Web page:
Obituary | Few hairstylists working on our island, indeed anywhere, could count Lee Radziwill and Christie Brinkley as clients. Fewer still had worked on their hair in the celebrities’ residence. Shunji Matsuo was one
Yesterday morning, it was revealed by staff of Shunji Matsuo Hair Studio that the Japanese hairstylist/founder of the eponymous salon, has passed away in his hometown of Kobe. Mr Matsuo died of cancer; he was 67.
Considered one of our city’s most successful hairdressers, Mr Matsuo owns (or co-owns) 10 salons in Singapore. The number does not include branches in Kuala Lumpur and Yangon, which had prompted The Business Times to call him “a veritable salon mogul”. The 18-year permanent resident had become one of the biggest players in the business, beating even David Gan, arguably the most famous celebrity hairstylist here, by the sheer number of salons under his name.
Yet, Mr Matsuo did not share Mr Gan’s staggering client roster of famous local and regional names. He did, however, enjoy many moments working with some of the most noted personalities in international fashion, especially in New York City, where he started in 1974. Among the many names associated with the New York beau monde of the ’70s and ’80s, one stood out for Mr Matsuo: Lee Radziwill, the sister of Jacqueline Kennedy. Mr Matsuo liked to regale willing listeners with this particular story. He was at Ms Radziwill’s apartment on New York’s Fifth Avenue one day, working on her hair, when he accidentally spilled water on the floor. Mortified by his own clumsiness, he immediately asked for a dirty towel to mop up the mess. She replied, and he often retold this with relish, “We do not have dirty towels.”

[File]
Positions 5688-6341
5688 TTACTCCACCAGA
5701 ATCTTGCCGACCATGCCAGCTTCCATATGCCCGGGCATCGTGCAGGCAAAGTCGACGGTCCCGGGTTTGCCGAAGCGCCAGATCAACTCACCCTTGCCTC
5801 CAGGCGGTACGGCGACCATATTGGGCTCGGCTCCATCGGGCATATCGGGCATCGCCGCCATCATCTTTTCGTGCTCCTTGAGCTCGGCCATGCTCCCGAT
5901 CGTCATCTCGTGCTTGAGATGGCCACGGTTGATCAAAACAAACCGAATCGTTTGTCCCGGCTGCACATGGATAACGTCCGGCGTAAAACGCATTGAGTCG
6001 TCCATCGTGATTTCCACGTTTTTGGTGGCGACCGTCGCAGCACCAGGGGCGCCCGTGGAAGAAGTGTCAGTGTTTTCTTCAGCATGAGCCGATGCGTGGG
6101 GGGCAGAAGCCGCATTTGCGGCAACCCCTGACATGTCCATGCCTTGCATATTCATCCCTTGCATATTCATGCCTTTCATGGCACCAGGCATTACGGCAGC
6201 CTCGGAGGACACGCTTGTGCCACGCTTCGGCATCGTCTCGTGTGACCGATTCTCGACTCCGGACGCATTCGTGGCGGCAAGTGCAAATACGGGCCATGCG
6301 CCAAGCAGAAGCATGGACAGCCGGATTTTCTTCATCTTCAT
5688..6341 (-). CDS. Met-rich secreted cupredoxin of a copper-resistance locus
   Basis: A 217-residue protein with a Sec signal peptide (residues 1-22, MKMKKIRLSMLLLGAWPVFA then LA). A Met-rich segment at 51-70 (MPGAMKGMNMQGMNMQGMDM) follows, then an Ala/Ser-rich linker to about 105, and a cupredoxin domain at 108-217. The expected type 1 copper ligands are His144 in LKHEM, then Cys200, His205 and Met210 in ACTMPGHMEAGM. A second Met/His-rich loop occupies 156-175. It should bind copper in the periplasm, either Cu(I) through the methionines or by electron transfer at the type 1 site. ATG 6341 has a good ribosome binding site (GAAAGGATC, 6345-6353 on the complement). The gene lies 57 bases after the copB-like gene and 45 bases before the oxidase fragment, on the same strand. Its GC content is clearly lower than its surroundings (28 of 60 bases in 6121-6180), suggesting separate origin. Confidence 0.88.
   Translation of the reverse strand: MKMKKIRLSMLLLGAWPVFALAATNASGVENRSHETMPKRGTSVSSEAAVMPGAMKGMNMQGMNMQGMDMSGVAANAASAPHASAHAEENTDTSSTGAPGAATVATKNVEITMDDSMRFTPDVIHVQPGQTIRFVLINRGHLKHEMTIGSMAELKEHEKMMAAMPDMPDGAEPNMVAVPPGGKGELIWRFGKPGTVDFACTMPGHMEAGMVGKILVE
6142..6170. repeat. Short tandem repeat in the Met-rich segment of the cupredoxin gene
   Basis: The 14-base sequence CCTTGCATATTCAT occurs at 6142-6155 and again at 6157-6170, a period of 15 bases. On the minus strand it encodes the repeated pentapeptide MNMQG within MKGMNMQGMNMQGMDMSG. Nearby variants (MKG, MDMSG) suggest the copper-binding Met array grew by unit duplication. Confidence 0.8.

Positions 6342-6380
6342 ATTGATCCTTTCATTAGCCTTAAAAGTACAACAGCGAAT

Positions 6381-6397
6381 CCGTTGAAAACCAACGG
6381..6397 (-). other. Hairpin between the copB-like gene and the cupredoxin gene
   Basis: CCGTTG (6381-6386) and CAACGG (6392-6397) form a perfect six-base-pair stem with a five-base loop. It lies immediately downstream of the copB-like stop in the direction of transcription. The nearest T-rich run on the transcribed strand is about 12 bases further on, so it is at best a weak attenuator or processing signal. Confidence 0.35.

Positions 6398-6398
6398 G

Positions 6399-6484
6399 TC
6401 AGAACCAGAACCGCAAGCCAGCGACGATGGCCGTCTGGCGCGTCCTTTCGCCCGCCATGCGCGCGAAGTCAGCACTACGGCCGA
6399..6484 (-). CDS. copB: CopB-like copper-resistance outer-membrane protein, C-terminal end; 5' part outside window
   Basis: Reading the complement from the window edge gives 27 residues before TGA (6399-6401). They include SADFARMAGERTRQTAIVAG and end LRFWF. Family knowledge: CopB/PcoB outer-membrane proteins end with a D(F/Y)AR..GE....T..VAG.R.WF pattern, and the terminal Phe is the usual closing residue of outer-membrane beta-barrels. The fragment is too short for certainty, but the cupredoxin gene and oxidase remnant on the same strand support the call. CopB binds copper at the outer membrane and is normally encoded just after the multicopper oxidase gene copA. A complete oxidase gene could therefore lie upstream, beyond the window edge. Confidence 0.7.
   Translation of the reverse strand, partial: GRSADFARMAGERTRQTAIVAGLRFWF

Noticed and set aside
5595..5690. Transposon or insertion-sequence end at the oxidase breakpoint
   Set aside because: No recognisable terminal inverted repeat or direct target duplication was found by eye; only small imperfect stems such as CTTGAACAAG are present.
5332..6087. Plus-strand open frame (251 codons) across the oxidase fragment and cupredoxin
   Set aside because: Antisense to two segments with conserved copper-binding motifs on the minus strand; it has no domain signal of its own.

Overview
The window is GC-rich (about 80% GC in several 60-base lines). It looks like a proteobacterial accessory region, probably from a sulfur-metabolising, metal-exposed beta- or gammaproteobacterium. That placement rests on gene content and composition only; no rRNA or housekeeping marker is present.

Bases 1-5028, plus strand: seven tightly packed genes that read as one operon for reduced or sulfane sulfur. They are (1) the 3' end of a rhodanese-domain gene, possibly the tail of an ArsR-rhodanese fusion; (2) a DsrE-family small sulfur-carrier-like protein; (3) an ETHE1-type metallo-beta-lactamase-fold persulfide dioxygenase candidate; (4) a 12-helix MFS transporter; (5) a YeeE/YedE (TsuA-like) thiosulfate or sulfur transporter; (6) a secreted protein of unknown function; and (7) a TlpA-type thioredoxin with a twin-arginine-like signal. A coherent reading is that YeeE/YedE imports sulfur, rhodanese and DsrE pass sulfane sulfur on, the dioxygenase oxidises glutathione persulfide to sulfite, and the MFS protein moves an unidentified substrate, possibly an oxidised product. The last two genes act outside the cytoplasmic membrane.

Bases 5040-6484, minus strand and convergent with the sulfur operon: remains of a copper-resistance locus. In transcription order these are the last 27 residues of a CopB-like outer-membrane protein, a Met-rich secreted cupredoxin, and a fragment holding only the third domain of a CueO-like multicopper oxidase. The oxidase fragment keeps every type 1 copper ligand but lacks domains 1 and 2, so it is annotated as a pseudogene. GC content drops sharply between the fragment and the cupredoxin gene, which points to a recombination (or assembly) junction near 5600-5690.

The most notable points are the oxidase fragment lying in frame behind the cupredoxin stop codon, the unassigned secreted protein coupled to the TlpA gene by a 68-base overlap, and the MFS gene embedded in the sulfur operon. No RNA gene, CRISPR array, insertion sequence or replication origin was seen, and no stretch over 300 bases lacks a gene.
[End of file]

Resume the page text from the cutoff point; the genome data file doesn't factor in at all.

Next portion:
Shunji Matsuo’s 2008 version of the layered cut, styled with a gentle beehive. Photo: Rui Liang/Lightspade Studio, Styling: Vik Lim, Makeup: Yuan Sng
Shunji Matsuo’s reminiscences of the early days of his career were often spiked with comedic incidences and name-dropping, all the while full of the wonder of a small-town boy made good in a big city. He claimed that at the start, he did not know who the people he had attended to were, such as model Karen Graham, model/actress Lauren Hutton, and Victoria Newhouse, the wife of Condé Nast Publication’s Si Newhouse. But, interestingly, when it came to Polly Mellon, he knew who she was, enough at least to be disappointed that she did not invite him to do a shoot with her for Vogue. He would later recount that “although she told me, ‘you’re a genius’, she had never asked me to work for her”, unaware that the affectations of New Yorkers shouldn’t be taken seriously. However, Mr Matsuo’s scant knowledge of the society which he served was brief for he soon knew he was onto bigger things when he assisted in a shoot lensed by Richard Avedon.
Like many successful Asian hairdressers, including the Segamat-born David Gan, Mr Matsuo rose from humble beginnings. Born in Kobe to a restaurateur father and housewife mother, he was not academically inclined, nor, by his own admission, “a lover of sports or anything”. At age fifteen, shortly after his father died of liver failure, he chanced upon an article in a woman’s monthly Joeseishin that featured a Japanese man who was known to the local media as “Widow Kennedy’s Hairdresser”. Jackie Bouvier Kennedy, even in mourning, had always looked immaculately groomed and her Oleg Cassini for hair was a petite New Yorker from Tokyo named Suga Yusuke.
Known simply as Suga, Mrs Kennedy’s go-to hairdresser probably inspired many young Japanese eager to leave their country for the much-admired USA. Born in a Japanese colony close to Beijing, Suga and his family moved back to Japan after his father died in a car accident when he was 10 months old. The Yusukes finally settled in Tokyo, where Suga later studied and worked. Unmotivated in the capital and in love with everything American (“I loved chocolate kisses and Bazooka bubblegum,” he told the press), Suga moved to New York and quickly found employment with hairdresser-to-the-stars Mr Kenneth. Through hard work, determination, and no small measure of luck, he soon became the widowed Mrs Kennedy’s hairdresser.